Alaska’s Chief Medical Officer made an appearance at the Sitka Assembly meeting on Tuesday (6-23-20). She reviewed local data, discussed “contact tracing,” and clarified why some of Sitka’s early coronavirus cases still aren’t considered “false positives.”
Alaska’s Chief Medical Officer Dr. Anne Zink joined the Sitka Assembly via video conference. The visit was timely, with Sitka seeing its first jump in coronavirus cases since the start of the pandemic, and at least two recent cases tied to community spread.
And it’s not just Sitka, across the state the numbers have been rising.
“If you look at the data hub you can see we had this first wave and now we have this kind of second wave that’s coming through,” she said, noting two waves in the data set. “Today we did have a lot of non-resident cases, we’re kind of in the peak of our fishing season by number right now, as people are kind of moving through their quarantine periods, we’re definitely seeing a lot of fishing cases associated with the testing and quarantining prior to their work.”
Zink said that since Alaska is seeing another wave of cases, the state is hiring more contact tracers and expanding their lab capacity. And she said they’re making updates to the state’s coronavirus website to provide more useful data for communities.
“You can see your borough area specifically for testing. This is going to change in the next week or so, so we’re going to be looking at the number of active cases averaged over a 14 day period,” she said. “As a way to get a better heat map about what’s happening in the state, as we’ve kind of seen hot spots pick up and calm down.”
Zink also took some time to demystify the contact tracing process, which starts once a patient has received a positive test. She said it can be lengthy, sometimes taking hours and multiple conversations with a public health nurse.
“When you think about trying to explain all of the places you’ve been in the past two to three days, it can be challenging to think through. That’s part of the reason why we ask people to keep their circle small and keep a log of where they’ve been. It makes it much easier to do this contact investigation.”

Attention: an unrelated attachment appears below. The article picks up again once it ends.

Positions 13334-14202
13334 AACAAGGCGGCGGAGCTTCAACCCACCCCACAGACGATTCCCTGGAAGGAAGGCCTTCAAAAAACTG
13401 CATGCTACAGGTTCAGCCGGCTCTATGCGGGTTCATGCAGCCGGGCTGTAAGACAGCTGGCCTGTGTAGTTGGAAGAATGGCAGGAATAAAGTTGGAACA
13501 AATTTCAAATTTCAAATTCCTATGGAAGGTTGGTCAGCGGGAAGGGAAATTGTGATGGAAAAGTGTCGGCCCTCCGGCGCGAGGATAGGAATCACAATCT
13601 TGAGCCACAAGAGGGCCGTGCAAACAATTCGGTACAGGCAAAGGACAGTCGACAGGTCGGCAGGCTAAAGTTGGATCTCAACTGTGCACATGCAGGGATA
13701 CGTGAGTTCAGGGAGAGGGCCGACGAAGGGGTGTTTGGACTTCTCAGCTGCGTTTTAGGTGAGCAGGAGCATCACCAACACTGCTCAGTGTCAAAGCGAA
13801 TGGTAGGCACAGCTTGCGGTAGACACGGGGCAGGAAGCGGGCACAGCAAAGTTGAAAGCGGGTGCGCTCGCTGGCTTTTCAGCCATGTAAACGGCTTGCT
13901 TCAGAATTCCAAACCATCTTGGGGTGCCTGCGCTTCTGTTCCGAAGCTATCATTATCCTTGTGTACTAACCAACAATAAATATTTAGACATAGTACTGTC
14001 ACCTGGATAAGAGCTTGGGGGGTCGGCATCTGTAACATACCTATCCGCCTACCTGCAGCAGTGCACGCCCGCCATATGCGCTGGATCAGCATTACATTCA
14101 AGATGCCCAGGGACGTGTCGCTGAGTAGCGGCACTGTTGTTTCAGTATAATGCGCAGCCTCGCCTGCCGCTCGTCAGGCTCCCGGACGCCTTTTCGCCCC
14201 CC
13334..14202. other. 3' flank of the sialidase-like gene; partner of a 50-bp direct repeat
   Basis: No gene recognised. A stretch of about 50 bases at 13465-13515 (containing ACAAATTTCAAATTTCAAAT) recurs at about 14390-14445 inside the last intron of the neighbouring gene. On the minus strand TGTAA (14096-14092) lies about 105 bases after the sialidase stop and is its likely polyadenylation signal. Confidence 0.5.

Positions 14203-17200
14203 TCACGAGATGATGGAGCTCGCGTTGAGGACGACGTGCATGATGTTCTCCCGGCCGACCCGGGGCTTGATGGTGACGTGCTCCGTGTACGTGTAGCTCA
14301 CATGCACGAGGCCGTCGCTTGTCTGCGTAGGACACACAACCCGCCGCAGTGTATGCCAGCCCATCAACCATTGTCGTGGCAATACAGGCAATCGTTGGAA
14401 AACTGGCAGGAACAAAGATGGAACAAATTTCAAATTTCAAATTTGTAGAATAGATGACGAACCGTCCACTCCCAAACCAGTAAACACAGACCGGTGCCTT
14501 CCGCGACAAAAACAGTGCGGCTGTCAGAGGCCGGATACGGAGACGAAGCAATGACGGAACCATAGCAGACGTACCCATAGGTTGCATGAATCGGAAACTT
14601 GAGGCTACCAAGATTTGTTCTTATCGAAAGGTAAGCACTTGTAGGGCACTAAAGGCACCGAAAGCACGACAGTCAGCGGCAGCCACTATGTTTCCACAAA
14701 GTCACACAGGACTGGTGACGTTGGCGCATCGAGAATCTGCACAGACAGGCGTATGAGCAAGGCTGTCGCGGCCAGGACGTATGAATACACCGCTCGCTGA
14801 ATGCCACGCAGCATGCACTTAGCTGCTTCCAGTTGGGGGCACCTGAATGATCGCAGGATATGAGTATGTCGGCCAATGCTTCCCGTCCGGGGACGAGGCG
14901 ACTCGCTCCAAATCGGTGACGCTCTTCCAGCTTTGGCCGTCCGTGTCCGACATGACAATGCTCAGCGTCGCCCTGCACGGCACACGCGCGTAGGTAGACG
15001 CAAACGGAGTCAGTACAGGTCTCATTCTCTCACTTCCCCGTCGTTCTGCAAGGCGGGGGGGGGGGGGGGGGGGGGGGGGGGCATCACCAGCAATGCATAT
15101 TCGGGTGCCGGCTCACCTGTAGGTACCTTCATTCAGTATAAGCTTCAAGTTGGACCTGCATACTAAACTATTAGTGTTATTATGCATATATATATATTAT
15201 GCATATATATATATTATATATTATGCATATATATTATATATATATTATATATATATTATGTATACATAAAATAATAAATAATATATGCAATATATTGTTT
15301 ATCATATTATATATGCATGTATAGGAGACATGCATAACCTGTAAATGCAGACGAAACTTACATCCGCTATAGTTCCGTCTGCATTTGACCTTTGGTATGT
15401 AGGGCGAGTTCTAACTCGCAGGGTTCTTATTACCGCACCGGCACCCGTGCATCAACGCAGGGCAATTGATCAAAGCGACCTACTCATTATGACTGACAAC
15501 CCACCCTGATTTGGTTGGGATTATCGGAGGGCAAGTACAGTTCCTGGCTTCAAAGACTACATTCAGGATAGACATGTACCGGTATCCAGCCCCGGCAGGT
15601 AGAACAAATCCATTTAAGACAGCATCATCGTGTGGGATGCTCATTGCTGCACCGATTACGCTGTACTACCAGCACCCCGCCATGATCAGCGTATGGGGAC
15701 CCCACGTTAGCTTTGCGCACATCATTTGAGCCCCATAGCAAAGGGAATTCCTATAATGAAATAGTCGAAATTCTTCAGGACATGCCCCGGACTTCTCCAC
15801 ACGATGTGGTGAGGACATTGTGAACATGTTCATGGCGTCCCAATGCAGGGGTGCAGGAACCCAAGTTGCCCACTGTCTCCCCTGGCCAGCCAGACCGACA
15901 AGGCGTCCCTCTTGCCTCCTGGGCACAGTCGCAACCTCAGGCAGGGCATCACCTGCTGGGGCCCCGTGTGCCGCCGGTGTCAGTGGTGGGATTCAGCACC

She said that they work with patients who test positive to notify people who may have been exposed, including situations where patient wants to keep their identity private.
Zink fielded one question from assembly member Valorie Nelson about “false positive” cases. Sitka’s first case in April, was a male patient at Sitka’s long term care unit. After receiving a positive test, he tested negative three more times. Everyone who worked and lived in the care facility was tested and no more cases were found, but the state still includes the patient in the city’s case count.
Zink said that while the tests are tools that have limits, there are a couple of reasons the state continues to count Sitka’s first case as a positive.
“That particular case was really challenging because it was really hard to get a history or more information to kind of know a better bit about it. We were never able, in that first case, to determine, was it contaminated, again, so that person never had it, or was it associated with that at the very end of their disease? And there are always going to be unknowns.”
And she said that a person can actually shed the virus for longer than two weeks, which makes it even trickier to pin down.
“There’s no good clinical diagnosis for this,” she said. “People can have remnants of the disease that they shed for 6-8 weeks afterwards but the CDC has never been actually able to grow live virus out of it. So was that first case just shedding little tiny bits of remnants for a long time afterwards and had it weeks ago? We just don’t know on that specific case.”
Zink said that currently Alaska is the 8th most tested state in the country, and even with cases increasing in the last few weeks, the state maintains the lowest rate of positive coronavirus tests.